This colour photograph was taken on the 13th of August 1968 in the County Kerry town of Killorglin (Cill Orglan). This date coincides with the annual Puck Fair, one the oldest fairs in Ireland and the scene of much revelry with public houses remaining open until 3 am. Centred around a cattle fair, the festival also includes traditional music and the capture of a wild goat which is then displayed in the centre of the town!
The two men, sleeping-off the effects of the night before, are oblivious to the rest of the town. In the background, a group of men sit on the street as a Morris Minor car passes by. I love the small details such as the empty Carroll’s No.1 cigarette pack and the half-drunk bottle of milk.
The colour process picks out the reddish brown of the window frame. Similar colours are replicated on the back of the ice-cream van.
I don’t know who the photographer was and it is part of a series of images which I have featured in other posts. A quick look on the Killorgan Archive Society’s excellent website leads me to believe that the photograph was taken at the corner of Michael J. Culloty’s Bar, Main Street.
Posted in Colour Photography in Ireland | Tagged 1960s Colour Photography, 1960s Ireland, Colour photography, Kerry, Photographs of Kerry, Street Photography, Vernacular Irish photography | Leave a Comment »
This early carte-de-visite shows a white Bull Terrier. Its ears are cropped, a practice which became illegal in Britain and Ireland from the 1880s. Bull and Staffordshire terriers are now distinct breeds, however, they were both known as Bull Terriers in the 1860s. Interestingly, the man credited with refining these breeds was Mullingar-born, James Hinks. Perhaps, he was on a return visit to his native town and brought along one of his prize-winning white terriers? Or it might just be a coincidence? I’ve been in touch with fellow librarians in The Kennel Club and they hope to explore the connection.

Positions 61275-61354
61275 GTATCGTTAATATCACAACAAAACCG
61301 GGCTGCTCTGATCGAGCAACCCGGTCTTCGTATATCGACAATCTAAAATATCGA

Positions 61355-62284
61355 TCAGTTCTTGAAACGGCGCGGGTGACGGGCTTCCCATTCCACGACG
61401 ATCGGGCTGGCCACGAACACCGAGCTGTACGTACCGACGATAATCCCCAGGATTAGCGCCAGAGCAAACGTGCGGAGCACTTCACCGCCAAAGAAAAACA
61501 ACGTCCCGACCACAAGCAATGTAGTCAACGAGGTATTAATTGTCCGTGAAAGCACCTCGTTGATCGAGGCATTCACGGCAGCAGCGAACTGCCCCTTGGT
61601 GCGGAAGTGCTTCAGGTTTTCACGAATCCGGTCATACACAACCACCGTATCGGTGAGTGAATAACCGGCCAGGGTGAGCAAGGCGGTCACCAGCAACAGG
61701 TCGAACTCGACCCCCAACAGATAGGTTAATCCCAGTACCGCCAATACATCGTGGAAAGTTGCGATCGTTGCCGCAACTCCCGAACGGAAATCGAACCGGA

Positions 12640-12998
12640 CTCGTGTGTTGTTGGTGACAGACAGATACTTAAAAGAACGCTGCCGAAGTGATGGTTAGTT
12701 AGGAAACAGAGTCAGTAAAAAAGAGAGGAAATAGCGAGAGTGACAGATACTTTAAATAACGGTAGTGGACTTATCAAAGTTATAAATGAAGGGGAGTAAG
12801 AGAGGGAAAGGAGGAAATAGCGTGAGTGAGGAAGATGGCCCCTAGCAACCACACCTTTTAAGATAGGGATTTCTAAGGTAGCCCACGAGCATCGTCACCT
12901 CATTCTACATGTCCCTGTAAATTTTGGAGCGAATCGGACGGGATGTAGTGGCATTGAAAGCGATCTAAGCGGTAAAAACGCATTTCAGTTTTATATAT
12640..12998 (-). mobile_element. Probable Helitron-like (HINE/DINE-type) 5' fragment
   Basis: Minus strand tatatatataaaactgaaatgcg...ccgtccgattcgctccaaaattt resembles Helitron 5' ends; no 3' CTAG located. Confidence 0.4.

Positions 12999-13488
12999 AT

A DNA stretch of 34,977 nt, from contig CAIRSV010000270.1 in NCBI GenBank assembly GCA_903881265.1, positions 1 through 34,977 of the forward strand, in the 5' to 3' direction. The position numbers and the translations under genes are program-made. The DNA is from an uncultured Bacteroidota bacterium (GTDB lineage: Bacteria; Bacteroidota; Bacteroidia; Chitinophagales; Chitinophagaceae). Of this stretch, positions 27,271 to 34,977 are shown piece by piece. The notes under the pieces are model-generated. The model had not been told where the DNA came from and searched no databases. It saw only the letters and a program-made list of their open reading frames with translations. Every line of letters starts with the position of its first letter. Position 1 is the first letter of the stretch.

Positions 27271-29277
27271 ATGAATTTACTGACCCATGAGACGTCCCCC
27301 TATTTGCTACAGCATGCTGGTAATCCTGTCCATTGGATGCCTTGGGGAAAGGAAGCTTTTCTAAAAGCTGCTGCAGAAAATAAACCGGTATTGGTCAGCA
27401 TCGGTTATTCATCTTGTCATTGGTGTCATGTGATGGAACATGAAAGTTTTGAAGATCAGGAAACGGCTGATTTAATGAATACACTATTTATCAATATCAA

The photograph is very stark with none of the usual backdrops and accessories that we associate with Victorian portrait studios. However, this is an early image and the owner was probably keen to show off the dog’s features. You can just about make out the variegations of the fabric upon which the dog sits.
The studio is named as Wallis, Mullingar. This is most surely owned by the printer and later newspaper owner, Sampson Wallis (1836-1903), a Wexford man who is listed in Pigot’s Directory of 1870 as a stationer, bookseller and printer. He lived on Earl Street, Mullingar and was the owner and editor of the Westmeath Guardian for over a quarter of century from 1874. He was also listed as a local agent for the scheme offering ‘Free and Assisted Emigration to Queensland, Australia.’
The style of card, thin paper stock and brown tones of the albumen print lead me to believe that this image dates from between 1860 and 1870, most likely in the middle of this period.